Video: Finding the Domain and the Range of a Quadratic Function given Its Graph

Find the domain and the range of the function 𝑓(𝑥) = (𝑥 + 1)² − 2.


Video Transcript

Find the domain and the range of the function 𝑓 𝑥 is equal to 𝑥 plus one all squared minus two.

We’re gonna be able to find the domain and the range because we’ve been given the graph here. We’re gonna do that using that graph. First, we will need to know what is the domain. So one way of thinking about the domain is that it is all possible input values. So that means all 𝑥-values in parentheses. So let’s have a look at the graph.

Now, as you can see, I’ve chosen some arbitrary 𝑥-values, just going to highlight what domain could be. So I’ve picked negative three, negative two, one, and two — all values of 𝑥. If I draw a line either straight up or straight down, you can see that it will intersect with our curve. And in fact, as we’ve got these two arrows on our graph, this tells us that actually our graph extends infinitely. So our graph will keep going. So and because of that, we can actually see that actually any 𝑥-value will work. So we can say that domain of a function is equal to all of our real values. And we represented it using this notation here. This is gonna be capital 𝑅.

Great! So we now know the domain of our function. We’re now gonna try to find the range. Our range is a set of possible output values. So that really means is our 𝑦-values that are possible. Okay, so let’s have a look at the graph and see if this can help us with this.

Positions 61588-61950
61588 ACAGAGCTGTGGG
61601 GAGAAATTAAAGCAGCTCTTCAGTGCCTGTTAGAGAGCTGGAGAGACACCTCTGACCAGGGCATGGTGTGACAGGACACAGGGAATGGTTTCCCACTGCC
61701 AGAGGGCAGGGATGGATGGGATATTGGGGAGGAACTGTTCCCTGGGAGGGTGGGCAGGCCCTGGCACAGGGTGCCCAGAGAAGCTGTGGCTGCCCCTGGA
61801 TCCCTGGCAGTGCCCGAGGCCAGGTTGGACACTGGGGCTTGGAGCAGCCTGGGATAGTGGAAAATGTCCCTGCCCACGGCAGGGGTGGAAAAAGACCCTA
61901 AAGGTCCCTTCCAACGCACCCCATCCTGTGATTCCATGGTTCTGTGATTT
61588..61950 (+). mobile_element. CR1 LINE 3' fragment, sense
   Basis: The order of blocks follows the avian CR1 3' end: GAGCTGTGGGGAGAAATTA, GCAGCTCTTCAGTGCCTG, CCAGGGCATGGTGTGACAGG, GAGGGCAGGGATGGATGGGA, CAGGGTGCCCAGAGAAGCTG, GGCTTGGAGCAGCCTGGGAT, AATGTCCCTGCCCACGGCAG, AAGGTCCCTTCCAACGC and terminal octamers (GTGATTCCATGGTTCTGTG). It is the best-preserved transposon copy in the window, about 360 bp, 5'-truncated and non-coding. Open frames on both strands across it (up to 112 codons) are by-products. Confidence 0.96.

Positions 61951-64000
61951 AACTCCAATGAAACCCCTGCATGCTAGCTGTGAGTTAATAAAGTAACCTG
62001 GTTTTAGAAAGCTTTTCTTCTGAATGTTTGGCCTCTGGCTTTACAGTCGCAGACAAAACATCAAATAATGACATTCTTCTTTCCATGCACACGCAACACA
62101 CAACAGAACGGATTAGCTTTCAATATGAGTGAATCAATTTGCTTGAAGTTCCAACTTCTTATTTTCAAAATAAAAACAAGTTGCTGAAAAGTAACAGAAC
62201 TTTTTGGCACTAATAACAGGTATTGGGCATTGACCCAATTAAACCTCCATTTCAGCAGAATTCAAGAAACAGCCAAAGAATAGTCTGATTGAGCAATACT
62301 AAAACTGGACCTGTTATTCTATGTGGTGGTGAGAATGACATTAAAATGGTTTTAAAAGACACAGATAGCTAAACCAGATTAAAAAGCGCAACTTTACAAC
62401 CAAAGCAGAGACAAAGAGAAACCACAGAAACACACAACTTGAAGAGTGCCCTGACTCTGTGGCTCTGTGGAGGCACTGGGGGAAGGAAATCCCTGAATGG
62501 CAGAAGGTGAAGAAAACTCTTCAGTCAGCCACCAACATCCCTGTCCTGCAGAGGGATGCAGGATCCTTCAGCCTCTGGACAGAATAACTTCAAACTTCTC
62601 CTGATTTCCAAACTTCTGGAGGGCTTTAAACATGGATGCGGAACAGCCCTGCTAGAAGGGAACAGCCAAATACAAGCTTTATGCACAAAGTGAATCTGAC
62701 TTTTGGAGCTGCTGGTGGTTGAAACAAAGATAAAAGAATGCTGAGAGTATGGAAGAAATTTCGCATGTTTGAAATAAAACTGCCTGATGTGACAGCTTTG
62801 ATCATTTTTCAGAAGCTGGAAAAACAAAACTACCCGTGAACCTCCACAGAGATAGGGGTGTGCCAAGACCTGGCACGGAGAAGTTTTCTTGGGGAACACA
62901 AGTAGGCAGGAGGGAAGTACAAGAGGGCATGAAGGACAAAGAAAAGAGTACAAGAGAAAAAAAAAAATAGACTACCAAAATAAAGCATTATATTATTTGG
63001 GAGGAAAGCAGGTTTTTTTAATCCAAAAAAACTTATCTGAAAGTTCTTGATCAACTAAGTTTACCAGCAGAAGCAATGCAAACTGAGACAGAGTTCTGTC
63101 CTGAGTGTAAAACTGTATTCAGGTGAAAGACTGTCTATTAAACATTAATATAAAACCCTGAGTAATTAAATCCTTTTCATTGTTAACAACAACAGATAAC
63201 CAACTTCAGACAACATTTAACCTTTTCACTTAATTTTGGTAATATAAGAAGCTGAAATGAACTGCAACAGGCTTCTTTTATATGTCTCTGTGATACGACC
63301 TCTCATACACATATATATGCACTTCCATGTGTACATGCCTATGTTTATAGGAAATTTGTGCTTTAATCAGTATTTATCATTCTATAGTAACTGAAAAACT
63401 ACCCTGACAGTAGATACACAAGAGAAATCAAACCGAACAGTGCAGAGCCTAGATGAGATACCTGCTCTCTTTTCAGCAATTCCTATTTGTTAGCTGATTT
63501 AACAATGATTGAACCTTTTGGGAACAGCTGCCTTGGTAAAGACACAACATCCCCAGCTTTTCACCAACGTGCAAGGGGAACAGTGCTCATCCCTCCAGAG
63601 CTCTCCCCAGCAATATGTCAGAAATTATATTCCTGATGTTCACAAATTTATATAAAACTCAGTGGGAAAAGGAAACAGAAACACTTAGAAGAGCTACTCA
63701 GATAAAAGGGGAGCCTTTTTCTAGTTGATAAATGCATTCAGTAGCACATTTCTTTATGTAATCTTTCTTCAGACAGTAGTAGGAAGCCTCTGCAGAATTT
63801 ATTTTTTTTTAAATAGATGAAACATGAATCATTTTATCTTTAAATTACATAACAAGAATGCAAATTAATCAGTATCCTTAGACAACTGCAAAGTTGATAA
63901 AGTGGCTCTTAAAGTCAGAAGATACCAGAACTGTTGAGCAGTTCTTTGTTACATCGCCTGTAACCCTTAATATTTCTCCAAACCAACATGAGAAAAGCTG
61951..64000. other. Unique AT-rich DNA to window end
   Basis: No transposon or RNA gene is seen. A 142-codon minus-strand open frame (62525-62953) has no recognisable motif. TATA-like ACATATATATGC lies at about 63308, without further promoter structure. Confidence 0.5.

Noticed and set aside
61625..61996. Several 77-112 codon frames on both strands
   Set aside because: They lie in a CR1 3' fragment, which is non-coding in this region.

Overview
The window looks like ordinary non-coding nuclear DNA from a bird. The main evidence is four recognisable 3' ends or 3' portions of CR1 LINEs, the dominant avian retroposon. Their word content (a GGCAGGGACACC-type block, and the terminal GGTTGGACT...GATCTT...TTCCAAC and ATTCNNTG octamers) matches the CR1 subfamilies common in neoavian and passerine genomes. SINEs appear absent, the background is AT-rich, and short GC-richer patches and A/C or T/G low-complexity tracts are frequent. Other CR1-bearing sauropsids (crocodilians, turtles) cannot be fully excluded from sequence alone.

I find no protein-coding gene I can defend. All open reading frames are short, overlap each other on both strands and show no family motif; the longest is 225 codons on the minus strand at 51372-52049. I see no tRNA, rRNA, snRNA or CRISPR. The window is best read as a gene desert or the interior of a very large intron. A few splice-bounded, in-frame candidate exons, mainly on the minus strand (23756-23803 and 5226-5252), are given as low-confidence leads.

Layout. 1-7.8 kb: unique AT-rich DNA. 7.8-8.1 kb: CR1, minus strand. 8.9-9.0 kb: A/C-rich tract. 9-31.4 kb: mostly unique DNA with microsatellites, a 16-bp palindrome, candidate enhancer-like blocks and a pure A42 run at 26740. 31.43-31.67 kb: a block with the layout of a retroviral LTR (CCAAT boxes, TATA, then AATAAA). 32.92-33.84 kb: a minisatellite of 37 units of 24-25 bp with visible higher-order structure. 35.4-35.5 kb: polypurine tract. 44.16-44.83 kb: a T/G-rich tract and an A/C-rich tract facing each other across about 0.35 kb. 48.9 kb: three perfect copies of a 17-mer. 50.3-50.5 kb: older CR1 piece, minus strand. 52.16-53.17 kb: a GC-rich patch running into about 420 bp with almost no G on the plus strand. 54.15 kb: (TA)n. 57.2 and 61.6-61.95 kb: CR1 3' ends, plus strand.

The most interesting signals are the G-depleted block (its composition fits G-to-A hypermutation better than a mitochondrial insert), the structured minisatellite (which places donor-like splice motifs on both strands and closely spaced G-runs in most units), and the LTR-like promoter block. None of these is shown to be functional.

First of all, I’ve chosen a couple of arbitrary values here. So I’ve chosen 𝑦 is equal to seven, 𝑦 is equal to four. And you can see that both of those are lines would intersect with our graph. And they’ll do that on both sides actually. So also because we’ve got the arrow, which we highlighted earlier, we see that this graph extends up to infinity. So it keeps going upwards. It means that our 𝑦-value can actually be any value up to infinity.

However, if we then move down the graph, we’ll see that it is a different story when we get to the lowest point of the graph. We can see that actually at negative two, there is a possible output value because we can see that actually the graph’s minimum point is there. So we’ll have our 𝑥-value of negative one when our 𝑦-value was negative two. However, where I’ve drawn the other line at negative six, we see that actually there wouldn’t be any possible output values. So therefore, we can say that our 𝑦-values could be anything down to and including negative two.

And now that we found the range, we can actually say that we’ve solved the problem because the domain of this function is all real roots. And the range of the function is anything from and including negative two all the way up to infinity. And that’s the 𝑦-values.

And we have it in this notation cause this is called interval notation. And we use the bracket on the left-hand side because it means that it is down to and including negative two. And that’s part of our interval notation. And on the right-hand side, we use the parentheses. And that is because our value cannot include infinity, but it means that it goes 𝑦-values up to infinity.

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